When I approach the bouncer he sticks out his hand and asks for my identification. I stare at him and give him the slow once-over, before dragging my gaze back up to meet his. I smile cutely and with an innocence I could only fake as I try to make my eyes gleam and mesmerize a little. It’s the look that tends to portray I like what I see and I am interested but ultimately shy and will therefore present a formidable challenge. He holds my gaze, engaging in a quick staring contest, either to intimidate me or show that he is equally interested and not an unworthy pushover. Eventually he elicits a small chuckle from the back of his throat, gives me a subtle wink and then moves aside with a slight nod. I flash him my most charming smile and walk confidently through the door. That was awesome.

I don’t have to wait long for my eyes to adjust to the light in here. I glance over to my right and note a little glass stand displaying various pieces of merchandise like tee shirts, stickers and lighters. I have never actually seen a single person purchase anything from this glass case, but I have always meant to be the first. I feel like I want to help the Golden Gopher advertise and drum up some business. Of course on the other hand, it would be terrible to see this place get overrun by yuppies searching for the next trend to endorse. If this place ever got trendy, I would have to discontinue my patronage until it could be successfully purged of any residual trendiness. And that would be a monstrous hassle.

It’s mostly black in here with a dark red hue that I find simply alluring. I look up at the once elegant golden chandeliers hanging off the long chains attached to the elevated, twenty-foot tall ceilings and I nod triumphantly. The blood red lights that dot each chandelier make this place feel forbidden and hellish, like something out of a dungeons and dragons plot. I imagine these chandeliers once hung in a castle with light grey bricks and winding, curling staircases. It’s possible that even some form of ghoul once partied under these chandeliers, in the distant past, in some gothic-style setting, serving each other libations containing the blood of humans and the vodka of the gods. I always kind of wondered what sort of negligence suit the Golden Gopher might be looking at if one of these old chandeliers should fall on a patron and trap him mercilessly underneath.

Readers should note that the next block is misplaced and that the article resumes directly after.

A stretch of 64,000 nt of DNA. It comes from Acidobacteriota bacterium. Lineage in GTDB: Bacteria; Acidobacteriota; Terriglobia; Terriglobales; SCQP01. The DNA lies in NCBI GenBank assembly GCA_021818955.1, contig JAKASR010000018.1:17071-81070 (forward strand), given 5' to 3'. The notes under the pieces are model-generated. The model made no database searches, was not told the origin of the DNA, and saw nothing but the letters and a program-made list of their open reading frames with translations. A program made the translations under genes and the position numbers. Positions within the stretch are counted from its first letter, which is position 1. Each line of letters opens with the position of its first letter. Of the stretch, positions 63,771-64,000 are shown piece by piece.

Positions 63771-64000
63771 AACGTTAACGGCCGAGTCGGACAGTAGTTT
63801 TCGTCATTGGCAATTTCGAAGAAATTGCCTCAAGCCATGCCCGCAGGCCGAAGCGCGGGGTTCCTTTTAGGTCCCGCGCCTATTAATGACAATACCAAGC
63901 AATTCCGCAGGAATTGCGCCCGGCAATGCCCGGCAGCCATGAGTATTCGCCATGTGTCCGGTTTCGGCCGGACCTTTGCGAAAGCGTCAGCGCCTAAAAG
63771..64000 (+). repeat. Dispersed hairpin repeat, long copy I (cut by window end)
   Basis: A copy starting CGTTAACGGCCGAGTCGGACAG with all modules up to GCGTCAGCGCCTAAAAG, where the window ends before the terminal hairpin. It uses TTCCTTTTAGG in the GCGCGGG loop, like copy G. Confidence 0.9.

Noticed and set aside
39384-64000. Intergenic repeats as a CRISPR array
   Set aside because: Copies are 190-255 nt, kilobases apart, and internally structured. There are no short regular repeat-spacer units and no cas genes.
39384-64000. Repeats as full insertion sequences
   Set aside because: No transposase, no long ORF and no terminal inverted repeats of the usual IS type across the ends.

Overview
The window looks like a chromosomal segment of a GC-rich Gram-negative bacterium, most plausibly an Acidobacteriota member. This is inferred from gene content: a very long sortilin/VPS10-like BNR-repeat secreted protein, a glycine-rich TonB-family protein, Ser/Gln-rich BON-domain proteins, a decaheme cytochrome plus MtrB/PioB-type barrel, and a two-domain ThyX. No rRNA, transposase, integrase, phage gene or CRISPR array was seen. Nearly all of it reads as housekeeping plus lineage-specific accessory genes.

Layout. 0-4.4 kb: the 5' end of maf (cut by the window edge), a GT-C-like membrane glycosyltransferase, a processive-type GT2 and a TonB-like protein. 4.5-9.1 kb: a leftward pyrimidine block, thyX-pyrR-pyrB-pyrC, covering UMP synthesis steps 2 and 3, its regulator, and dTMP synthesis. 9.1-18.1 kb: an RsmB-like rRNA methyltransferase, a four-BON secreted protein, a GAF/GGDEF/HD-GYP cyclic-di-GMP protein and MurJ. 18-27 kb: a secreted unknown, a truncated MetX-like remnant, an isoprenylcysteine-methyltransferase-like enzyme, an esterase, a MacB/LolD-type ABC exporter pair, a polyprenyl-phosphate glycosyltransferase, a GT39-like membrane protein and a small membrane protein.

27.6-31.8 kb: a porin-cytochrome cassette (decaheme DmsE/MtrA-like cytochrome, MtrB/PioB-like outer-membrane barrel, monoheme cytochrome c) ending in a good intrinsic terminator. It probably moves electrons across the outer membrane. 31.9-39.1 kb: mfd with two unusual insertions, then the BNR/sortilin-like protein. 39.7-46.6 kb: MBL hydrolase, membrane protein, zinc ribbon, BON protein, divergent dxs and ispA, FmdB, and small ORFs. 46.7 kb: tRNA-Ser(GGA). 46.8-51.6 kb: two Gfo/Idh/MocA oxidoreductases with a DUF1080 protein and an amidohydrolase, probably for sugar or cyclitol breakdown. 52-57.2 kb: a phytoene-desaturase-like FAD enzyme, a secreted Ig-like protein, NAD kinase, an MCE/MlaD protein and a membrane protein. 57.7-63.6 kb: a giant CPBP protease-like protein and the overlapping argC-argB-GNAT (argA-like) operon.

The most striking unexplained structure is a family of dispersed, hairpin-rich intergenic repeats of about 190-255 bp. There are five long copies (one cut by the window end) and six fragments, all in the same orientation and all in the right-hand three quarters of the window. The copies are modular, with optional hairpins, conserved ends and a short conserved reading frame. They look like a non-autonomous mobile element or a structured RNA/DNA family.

I shake my head and continue to take in my surroundings. They have these nice booth areas that line the inside perimeter, reminiscent of old casino lounges in places like Las Vegas. Each booth is lit with these tiny golden gopher lamps that make me smile when I see them. The exposed brick walls of this establishment are either a lazy accident or a bold statement; I’ve never been able to decide which. But the bar area is actually classier than one might suspect. Two crystal lit chandeliers hover above, lighting the barstools just the right amount to be pleasantly unobtrusive. The best part about the bar is the counter behind it. All the alcohol bottles are lined up and set aglow next to bright white lanterns that might be two times too radiant. But I’m not complaining because it’s quite a sight to see. The large rectangular windows are rimmed in gold with elegant square panes encircling them. The first-timer might have to do a double take on these windows because the view itself leaves much to be desired. Rows of bricks, stacked with remarkable precision and alighted with a blue sort of hue, choke off all sight to the outside world.

I recognize the bartender as Steve something and he gives me one of those knowing head bobs as he walks over to my side of the bar. How’s it going, I ask disinterestedly but with the recommended amount of enthusiasm. He gives me a smile as he sets a rag down on the counter. I haven’t seen you in quite some time, I thought maybe you found another dive bar to hang out in, he says coolly. I laugh and then nod and say something about school, not caring if it is an acceptable excuse or not. What’ll you have, Steve something questions as he continues to clean the bar. I pause for a minute and then order a 7upVodka drink because it tastes good and I am not a terrible fan of alcohol as it is. Still, I respect alcohol’s place in the ordered system and admit that it has its important selling points.